Devore
Member
Devore

“Being mostly a quantitative, numbers driven person I have to say….There is room for both, and both are equally important. ” Definitely room, and value, for both. Numbers tell us Vancouver has been overpriced since 2005 at least, but it still continues to be so, even more so, 7 years later, although prices and prospects seem to be sloping down, for the second time now, so clearly something the numbers are not capturing is at work. Like Austrian economics, the numbers are right, but the timing seems elusive and predictions are not bearing out in the real world, which is the second critical component of any economic analysis. Emotions, public opinion, sentiment, momentum, are all very important in markets. I am a value investor at heart, so I am happy with numbers. When something is undervalued, it is attractive, when… Read more »

goingdown
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goingdown

This realtor started a blog about prices dropping. What do you think his objective is?
jefffeaver.wordpress.com

Achilles HELOC
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Achilles HELOC

Well, you can lead a horse to water, but you can’t make him buy an overpriced condo

paulb
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New Listings 266
Price Changes 55
Sold Listings 61
TI:12961

http://www.paulboenisch.com

Vote Down The Facts
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Vote Down The Facts

“To predict the direction of the Vancouver real estate market based exclusively on your ratios and charts is impossible.”

Predicting the direction is quite possible, it’s just the timing that’s incredibly hard. Markets can remain irrational longer than you can remain solvent, or whatever.

pricedoutfornow
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pricedoutfornow

Couple people I`ve also seen who “need to sell“- they bought a SFH before selling their townhouse, and after listing over the summer with no sale, decided to rent the place out. I live in the same neighbourhood as both of these-1 I see still looks pretty vacant to me (blindd drawn in all windows whenever I walk by), the other looks like he`s back to advertising on craigslist-3 months later-except now his rental price is $300 MORE than what he originally wanted! Great strategy…looks like neither has had any luck with selling or renting…tough luck, I know they are both young families. Guess they should have sold before buying a SFH but some bloody realtor convinced them we live in such a `prime area`they would get whatever freakishly high price they asked for. Sad.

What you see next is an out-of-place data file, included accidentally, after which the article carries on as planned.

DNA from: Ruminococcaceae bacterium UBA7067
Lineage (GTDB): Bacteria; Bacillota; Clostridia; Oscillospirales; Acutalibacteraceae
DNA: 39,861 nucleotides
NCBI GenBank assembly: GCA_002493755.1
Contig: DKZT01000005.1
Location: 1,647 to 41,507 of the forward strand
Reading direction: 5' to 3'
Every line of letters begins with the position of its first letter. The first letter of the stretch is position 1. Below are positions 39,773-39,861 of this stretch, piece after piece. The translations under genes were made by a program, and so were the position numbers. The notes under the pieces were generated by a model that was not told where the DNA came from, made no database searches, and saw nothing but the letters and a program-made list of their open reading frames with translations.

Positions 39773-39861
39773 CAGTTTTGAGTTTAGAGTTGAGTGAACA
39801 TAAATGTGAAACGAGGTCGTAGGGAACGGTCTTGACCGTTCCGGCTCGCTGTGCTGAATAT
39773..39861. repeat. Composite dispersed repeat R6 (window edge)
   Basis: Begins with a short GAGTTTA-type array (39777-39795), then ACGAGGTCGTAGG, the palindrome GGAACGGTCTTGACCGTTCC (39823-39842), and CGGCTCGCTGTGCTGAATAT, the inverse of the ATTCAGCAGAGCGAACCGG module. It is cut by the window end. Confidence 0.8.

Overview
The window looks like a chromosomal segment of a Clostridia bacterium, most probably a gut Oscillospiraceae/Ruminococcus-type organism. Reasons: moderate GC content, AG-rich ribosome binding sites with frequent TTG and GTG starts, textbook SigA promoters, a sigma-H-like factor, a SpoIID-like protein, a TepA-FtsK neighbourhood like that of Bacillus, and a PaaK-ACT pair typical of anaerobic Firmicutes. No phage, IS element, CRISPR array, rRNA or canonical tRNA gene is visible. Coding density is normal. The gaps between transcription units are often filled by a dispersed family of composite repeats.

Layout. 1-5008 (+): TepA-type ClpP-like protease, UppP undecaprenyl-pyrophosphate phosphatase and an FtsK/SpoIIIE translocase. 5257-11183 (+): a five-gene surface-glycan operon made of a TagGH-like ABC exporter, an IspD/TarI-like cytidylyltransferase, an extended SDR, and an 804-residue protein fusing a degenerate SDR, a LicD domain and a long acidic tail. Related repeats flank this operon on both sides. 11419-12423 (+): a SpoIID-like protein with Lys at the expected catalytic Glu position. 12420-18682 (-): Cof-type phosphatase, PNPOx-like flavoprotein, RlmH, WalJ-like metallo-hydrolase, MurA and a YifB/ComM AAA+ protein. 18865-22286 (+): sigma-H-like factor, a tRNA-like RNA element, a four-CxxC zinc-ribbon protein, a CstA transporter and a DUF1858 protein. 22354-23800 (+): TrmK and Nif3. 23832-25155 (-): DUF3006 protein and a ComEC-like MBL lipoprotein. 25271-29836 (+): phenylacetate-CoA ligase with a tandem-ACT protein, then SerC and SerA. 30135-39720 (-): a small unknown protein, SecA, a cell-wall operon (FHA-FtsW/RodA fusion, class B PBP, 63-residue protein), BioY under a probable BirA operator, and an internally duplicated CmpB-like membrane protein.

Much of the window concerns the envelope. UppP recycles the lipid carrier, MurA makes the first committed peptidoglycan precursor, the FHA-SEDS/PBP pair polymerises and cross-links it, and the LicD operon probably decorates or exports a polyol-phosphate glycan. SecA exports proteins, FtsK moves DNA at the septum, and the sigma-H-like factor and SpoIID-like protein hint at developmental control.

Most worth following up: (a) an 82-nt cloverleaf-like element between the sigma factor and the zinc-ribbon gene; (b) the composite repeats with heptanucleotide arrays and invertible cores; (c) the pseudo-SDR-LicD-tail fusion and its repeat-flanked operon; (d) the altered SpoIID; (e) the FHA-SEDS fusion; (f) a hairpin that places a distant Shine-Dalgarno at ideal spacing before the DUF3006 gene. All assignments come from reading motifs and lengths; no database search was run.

Bag it and tag it
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Bag it and tag it

154 Island Guy
Your price/rent ratio indicates that you are smart to be renting that place and not buying. The price/rent won’t tell you if you’re getting a good deal on your rent though. That can only be done by analyzing comparable rentals in the area.

An Observer
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Yeah, good deal. Even if your rent was double it would be a good deal for you to rent instead of buying.

Just consider his return. It’s likely around $10K/year after property tax, maintenance etc. On $490K that’s roughly 2% before tax. Even with double the rent it’s under a 5% before tax return

Island Guy
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Island Guy

Hoping for some help with the price to rent ratio for my place….

The 2012 assessment on the 3.5 bedroom, 2 bath, renovated, half acre place with waterfront views on the Island is $490,000…

I currently pay 1300 in rent….yes, I am on the Island and not in Vancouver.

I believe that on a monthly basis, the price to rent ratio is 376, or on a yearly basis, 31.

Its my understanding that if the monthly ratio is 150 or less its good to buy, and if the yearly is 15 or less its better to buy…

Just trying to get a sense if I have a good deal or not. Any comments would be extremely appreciated!

Bull! Bull! Bull!
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Bull! Bull! Bull!

The swiss guy delivers another great post! Ask your self… in these 4 pages of comments, how many are worth reading? H

Groundhog
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Groundhog

Being mostly a quantitative, numbers driven person I have to say….There is room for both, and both are equally important.

Now wheres PaulB with numbers?